Indian Rice GrassMany who are but superficially familiar with the low herbage of the fields hesitate to name as grass such large plants as Indian Rice, and attempt to solve the question by calling them reeds. But reed or grass, it is the same, and grass like characteristics are constant whether measured by inches or disguised by a gigantic growth.
In shallow water and on muddy shores the Indian Rice grows, a tall, stout grass whose long flowering heads seem like a combination of flowers from two dissimilar plants; the upper, fruitbearing portion of the panicle consisting of narrow, erect branches with long-awned flowers, while below them awnless, staminate flowers droop from branches that are widely spreading.
The dark seeds are half an inch or more in length, and where the grass grows by lakes in Minnesota and the Northwest the Indians paddle their canoes among thickets of Indian Rice and beat off the grain, gathering it as a cherished article of food, while in the water hungry fishes eagerly eat the scattered seed.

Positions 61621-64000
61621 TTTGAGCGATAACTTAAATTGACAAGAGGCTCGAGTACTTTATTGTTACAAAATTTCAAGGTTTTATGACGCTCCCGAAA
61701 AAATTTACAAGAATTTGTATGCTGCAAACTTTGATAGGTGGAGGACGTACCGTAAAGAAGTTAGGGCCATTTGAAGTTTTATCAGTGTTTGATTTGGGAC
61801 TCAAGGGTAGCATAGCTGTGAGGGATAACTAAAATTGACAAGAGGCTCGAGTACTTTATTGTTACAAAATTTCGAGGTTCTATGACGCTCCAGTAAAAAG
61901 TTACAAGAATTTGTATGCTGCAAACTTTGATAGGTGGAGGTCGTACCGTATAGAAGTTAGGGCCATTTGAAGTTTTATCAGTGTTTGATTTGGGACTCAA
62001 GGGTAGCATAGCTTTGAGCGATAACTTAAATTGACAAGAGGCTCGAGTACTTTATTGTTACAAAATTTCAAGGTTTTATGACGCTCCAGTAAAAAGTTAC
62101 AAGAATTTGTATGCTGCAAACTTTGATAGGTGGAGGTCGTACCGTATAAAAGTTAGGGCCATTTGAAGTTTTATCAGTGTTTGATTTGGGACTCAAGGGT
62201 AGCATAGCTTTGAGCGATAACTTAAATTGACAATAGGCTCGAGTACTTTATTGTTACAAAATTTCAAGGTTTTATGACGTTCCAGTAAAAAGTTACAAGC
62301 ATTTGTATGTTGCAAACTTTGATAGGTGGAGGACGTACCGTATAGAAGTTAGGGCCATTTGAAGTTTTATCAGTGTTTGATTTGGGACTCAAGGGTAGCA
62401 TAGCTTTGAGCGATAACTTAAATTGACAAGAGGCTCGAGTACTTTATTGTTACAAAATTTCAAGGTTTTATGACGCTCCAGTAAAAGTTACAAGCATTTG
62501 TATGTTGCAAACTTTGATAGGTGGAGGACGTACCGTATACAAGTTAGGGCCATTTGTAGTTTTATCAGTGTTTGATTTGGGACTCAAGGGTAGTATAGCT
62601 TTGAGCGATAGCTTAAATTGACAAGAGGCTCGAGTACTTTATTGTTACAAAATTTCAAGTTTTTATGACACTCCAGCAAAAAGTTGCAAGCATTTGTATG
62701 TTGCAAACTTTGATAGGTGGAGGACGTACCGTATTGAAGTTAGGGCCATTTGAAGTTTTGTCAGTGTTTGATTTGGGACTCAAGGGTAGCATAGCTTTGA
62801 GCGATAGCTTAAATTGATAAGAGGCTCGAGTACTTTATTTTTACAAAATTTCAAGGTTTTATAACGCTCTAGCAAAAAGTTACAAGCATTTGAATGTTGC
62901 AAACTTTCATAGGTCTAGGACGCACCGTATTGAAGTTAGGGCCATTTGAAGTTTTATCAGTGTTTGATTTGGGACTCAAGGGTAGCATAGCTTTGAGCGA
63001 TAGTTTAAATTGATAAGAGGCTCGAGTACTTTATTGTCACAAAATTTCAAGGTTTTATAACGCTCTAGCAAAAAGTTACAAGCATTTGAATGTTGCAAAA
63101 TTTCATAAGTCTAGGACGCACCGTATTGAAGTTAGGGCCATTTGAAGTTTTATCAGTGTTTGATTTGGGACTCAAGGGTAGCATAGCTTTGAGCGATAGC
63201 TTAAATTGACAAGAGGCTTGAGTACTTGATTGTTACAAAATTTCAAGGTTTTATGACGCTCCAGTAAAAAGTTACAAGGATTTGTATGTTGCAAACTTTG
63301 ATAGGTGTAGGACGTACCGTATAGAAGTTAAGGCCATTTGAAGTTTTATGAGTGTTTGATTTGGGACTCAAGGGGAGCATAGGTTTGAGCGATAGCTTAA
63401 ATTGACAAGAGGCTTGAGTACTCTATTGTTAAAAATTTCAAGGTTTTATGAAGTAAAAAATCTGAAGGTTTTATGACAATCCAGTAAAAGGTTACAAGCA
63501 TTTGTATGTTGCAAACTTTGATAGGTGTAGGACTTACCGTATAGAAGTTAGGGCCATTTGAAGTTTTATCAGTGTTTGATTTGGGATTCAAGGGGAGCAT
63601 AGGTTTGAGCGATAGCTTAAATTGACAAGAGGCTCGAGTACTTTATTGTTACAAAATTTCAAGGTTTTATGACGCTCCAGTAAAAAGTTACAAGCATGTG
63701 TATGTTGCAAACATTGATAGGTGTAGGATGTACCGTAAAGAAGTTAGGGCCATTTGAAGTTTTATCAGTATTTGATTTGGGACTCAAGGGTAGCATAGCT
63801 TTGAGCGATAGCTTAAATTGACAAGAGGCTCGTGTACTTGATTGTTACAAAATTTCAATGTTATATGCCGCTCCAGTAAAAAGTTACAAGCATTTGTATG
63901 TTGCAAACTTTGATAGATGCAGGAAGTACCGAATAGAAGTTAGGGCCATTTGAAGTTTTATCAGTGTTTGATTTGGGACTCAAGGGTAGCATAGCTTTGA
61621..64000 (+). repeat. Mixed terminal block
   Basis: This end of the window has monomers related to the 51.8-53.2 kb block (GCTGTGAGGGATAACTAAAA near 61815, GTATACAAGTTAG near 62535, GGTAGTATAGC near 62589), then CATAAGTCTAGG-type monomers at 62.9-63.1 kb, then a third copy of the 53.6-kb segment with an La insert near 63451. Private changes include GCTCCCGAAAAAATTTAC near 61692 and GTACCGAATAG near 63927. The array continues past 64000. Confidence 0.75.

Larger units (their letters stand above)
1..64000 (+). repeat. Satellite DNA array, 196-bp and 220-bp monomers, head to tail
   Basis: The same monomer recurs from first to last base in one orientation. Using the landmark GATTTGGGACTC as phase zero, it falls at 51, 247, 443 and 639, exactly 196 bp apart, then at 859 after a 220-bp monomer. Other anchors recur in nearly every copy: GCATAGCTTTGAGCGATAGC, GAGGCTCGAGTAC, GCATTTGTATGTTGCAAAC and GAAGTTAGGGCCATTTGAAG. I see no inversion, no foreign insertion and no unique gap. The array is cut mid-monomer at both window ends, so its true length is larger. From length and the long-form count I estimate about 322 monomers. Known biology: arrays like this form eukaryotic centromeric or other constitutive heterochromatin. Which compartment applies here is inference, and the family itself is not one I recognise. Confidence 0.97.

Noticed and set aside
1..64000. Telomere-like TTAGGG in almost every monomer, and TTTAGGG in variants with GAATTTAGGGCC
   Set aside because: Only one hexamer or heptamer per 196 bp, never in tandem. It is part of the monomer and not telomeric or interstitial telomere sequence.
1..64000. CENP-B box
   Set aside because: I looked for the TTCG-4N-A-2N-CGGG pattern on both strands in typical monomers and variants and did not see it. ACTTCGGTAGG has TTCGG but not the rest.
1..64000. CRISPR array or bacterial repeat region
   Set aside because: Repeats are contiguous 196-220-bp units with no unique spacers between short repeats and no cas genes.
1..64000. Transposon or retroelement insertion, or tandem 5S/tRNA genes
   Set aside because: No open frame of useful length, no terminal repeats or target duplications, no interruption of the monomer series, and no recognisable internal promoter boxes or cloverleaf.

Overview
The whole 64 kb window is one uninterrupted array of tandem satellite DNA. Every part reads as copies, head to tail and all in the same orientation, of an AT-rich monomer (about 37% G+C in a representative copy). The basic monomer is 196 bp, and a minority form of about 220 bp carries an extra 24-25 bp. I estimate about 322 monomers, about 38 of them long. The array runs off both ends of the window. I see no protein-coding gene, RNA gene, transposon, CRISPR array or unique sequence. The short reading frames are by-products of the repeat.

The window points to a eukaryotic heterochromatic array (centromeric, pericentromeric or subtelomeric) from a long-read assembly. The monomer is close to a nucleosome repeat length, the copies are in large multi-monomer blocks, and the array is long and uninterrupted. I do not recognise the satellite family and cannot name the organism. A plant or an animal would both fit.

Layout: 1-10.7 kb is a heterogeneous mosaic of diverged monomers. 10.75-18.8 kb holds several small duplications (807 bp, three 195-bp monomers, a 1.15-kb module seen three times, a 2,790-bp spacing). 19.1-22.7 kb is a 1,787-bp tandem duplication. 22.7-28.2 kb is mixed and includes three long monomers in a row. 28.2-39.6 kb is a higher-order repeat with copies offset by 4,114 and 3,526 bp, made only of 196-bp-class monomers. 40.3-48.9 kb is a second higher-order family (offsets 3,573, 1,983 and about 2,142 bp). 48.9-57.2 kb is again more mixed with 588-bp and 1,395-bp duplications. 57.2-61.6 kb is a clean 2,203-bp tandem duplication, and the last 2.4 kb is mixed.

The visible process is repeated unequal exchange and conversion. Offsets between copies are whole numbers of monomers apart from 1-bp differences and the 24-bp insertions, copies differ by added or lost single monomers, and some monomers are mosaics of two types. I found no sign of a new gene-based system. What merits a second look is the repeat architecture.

On the Jersey marshes, and southward by tidal waters of the Middle States, multitudes of bobolinks in sober dress stop, during their journey toward warmth and sunshine, and find bountiful fare spread for them on ripening panicles of this grass. The bobolink's flood of melody poured over June fields is lost in autumn, and name as well as plumage is changed; ricebird, or reedbird, is the sobriquet under which he travels. These birds are, alas! a favourite target for fall sportsmen, and it may be remembered that the charm bag of Brer Rabbit carried "one ricebud bill."
Indian Rice. Wild Rice. Reeds. Zizania palustris L.
Stem 3-10 ft. tall smooth stout, erect. Sheaths loose. Ligule about 3" long. Leaves 1-3 ft. long, 3"-16" wide.
Panicle 1-2 ft. long, pyramidal. Spikelets 1-flowered. Scales 2. The upper portion of panicle consists of erect branches bearing narrow pistillate spikelets 4"-12" long; outer scale bearing a rough awn 1'-2' long; the lower portion of panicle consists of widely spreading branches bearing staminate, awnless spikelets 3"-6" long. Stamens 6. Grain about 6" long.
Swamps and borders of streams. June to October.
New Brunswick to Manitoba, south to Florida and Texas.
Indian Rice picture